Wrongful Death Accidents in Florida: Who Is At Fault If I Lend My Car?

The tragically sad wrongful death of a young Devon Leigh Richbell occurred when the drivers of two cars attempted to pass a tractor trailer on a two-lane road in Florida. We extend our condolences to the Richbells for their loss.

Our Miami personal injury lawyers did not represent the Richbell family; however, according to the court’s records, the cars started their attempted pass in a legal passing zone, but were unable to completely overtake the tractor trailer before entering a no-passing zone. While aborting the pass, the cars encountered another vehicle that had stopped and was attempting to make a left turn. The first driver, Ms. Richbell, managed to stop, but she was rear-ended by the second vehicle and forced into oncoming traffic and a head-on collision with an oncoming truck. It is undisputed that the second vehicle was not driven by its owner, but rather that the owner had “lent” it to the driver at the time of the accident and was asleep in the passenger seat.

Jury Verdict on Florida Car Accident Case

Ms. Richbell died as a result of the impact, and her parents sued the driver and owner of the car that rear-ended her and the driver and owner of the truck and trailer that ultimately collided with her. The legal theory against the truck driver in the second collision is that he negligently failed to avoid the accident, part because of his age and physical condition, which the plaintiffs alleged caused him to react more slowly. This allegation was based upon the opinion of an accident-reconstruction expert, without having reviewed the truck driver’s medical records.

However, before trial, the truck driver’s medical records were produced, and his primary treating doctors were deposed–over the truck driver’s objection. The parents also sought to have the truck driver physically examined by their own medical doctor, but the court would not permit it.   Instead, at trial the plaintiffs proffered, outside the presence of the jury, that the truck driver suffered from dementia that caused his poor reaction times and limited perception.

The jury found the driver of the car that rear-ended the daughter’s 60% at fault and apportioned no negligence on the part of the truck driver–awarding the Richbells $1,250,000 in damages.

The owner of the car then sought to limits his liability by arguing that the car was on “loan” to the driver, entitling the owner to a financial limitation as to the amount he would potentially owe the plaintiffs.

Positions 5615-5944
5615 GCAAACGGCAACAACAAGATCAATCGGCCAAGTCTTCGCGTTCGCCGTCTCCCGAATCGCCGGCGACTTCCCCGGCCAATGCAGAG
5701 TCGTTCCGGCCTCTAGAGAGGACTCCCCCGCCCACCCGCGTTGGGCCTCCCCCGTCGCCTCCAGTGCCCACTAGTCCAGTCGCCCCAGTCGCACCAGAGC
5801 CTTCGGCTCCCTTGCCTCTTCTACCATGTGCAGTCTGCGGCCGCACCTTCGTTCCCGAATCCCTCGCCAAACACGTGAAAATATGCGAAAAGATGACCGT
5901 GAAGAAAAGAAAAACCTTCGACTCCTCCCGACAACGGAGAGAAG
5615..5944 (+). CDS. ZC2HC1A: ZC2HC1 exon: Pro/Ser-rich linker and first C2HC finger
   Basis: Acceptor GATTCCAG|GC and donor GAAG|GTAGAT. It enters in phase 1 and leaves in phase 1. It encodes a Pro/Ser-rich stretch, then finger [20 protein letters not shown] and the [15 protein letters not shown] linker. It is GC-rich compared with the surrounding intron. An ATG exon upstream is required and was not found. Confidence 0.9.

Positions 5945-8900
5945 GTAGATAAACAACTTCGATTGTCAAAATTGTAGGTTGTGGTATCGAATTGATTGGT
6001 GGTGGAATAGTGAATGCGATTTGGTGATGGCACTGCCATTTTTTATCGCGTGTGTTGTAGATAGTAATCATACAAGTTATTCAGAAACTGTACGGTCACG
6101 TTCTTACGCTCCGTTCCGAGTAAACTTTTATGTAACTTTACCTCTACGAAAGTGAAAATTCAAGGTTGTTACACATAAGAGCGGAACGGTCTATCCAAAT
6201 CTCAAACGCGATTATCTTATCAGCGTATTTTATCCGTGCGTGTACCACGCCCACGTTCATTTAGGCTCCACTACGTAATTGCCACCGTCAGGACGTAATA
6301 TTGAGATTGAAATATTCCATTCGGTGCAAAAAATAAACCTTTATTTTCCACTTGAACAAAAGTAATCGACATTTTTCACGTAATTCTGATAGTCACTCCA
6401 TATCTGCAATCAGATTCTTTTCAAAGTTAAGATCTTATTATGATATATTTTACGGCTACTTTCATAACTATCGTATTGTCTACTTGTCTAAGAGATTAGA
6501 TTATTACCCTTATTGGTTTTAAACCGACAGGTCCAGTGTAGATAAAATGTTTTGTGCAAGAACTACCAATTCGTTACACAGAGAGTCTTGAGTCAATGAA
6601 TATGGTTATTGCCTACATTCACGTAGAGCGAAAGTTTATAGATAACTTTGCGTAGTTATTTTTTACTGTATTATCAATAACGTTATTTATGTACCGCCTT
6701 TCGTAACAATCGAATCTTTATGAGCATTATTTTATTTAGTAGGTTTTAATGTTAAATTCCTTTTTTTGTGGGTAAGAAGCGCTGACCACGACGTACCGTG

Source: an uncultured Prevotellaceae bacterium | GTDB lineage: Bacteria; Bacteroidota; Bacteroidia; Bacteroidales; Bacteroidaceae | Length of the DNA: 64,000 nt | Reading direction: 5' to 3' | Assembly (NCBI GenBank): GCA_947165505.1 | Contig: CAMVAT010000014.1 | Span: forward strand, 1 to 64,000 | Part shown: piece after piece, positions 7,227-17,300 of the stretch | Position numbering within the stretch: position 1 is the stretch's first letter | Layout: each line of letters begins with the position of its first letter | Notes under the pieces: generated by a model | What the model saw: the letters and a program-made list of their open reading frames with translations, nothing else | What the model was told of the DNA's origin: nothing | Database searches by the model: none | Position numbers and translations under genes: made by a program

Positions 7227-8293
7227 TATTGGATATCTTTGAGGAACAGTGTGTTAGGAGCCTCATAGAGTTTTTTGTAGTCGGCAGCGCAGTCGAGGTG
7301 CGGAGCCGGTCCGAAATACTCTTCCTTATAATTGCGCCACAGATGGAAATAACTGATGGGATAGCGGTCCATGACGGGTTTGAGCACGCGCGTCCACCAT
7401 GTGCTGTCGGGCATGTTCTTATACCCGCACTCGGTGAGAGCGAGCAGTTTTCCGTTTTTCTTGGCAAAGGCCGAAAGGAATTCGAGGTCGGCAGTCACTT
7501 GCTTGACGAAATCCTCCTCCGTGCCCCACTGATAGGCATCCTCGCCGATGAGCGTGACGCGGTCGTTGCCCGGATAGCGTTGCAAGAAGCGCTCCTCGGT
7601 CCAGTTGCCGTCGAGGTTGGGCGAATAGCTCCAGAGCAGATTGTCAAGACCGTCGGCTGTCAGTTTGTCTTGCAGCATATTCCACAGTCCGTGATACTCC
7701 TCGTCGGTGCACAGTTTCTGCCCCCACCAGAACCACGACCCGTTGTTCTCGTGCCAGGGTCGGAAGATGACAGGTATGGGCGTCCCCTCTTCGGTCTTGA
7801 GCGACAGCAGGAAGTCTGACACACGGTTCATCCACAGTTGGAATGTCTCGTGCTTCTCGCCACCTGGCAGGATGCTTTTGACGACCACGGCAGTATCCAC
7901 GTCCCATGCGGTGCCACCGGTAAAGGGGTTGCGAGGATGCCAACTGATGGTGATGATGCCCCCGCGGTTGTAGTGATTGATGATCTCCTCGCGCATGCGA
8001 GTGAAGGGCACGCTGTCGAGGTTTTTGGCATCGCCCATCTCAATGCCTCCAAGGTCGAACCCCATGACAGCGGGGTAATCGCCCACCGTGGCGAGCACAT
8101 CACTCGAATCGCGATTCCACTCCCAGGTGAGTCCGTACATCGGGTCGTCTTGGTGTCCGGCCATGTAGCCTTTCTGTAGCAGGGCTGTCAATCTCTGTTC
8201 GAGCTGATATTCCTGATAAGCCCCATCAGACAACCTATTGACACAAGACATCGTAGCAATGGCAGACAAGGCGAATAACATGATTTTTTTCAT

LIMITING LIABILITY FOR LOANING YOUR CAR IN FLORIDA

Florida Statute Section 324.021(9)(b)(3), also known as Florida’s Financial Responsibility Statute, limits the liability of a motor vehicle owner who loans a vehicle to $100,000 per person and $300,000 per incident for bodily injury, with additional limits for economic damages

depending on the permissive user’s insurance coverage. The “per person” limit applies per person injured, not per claimant.

No one disputes that the driver of the second vehicle was not its owner at the time of the accident since they had traveled together to South Florida and were returning home at the time of the accident. The owner had asked the passenger to drive while he slept in the passenger seat. The sole claim against the owner was based on his vicarious liability under Florida’s dangerous instrumentality doctrine. The trial court refused to apply this limitation, and the driver appealed.

The appellate court found that the trial judge had erred in not applying the limitation in that the owner had simply temporarily leant his car to the driver, while sleeping in the passenger seat, and reversed the verdict, limiting it to just $100,000–an unfortunate result for the parents of Ms. Richbell, who in my opinion were denied their full measure of justice.

This case is yet another example of how Florida’s laws, particularly as they apply to Florida auto insurance and the limitations that are placed on claims, are designed not to protect the innocent victims but to insulate the profits of the auto insurance industry. In my opinion there should be no difference as to the amount of legal responsibility the owner of the car had simply because he was asleep in the passenger seat. His vehicle that he owned was the cause of the death of Ms. Richbell, and it should have made no difference who was behind the wheel.

CAR ACCIDENT LAWYERS FREE CONSULTATION FOR WRONGFUL DEATH ACCIDENTS IN FLORIDA

If you or your loved ones have been injured in a motor vehicle accident in Florida, whether in a car, truck, on a motorcycle or bicycle, or as a pedestrian, it is important that you consult with an experienced car accident claims lawyer as soon as possible. Since 1991, our Miami personal injury law firm has represented individuals and their families across the state of Florida, from Jacksonville to Key West, in all kinds of traffic accidents and wrongful death claims.

We proudly offer free initial consultations to anyone who may have a potential personal injury claim, by phone toll-free at 1-866-597-4529, locally at 305-441-0440, or by email at [email protected] or SKYPE, 24/7.  We are available to make hospital, nursing home, or house calls. Contact us today and speak to a member of our team. We are ready to help you recover from your accident, receive the medical care and treatment you need, and get the monetary compensation you deserve for your lost wages, medical expenses, and pain and suffering.

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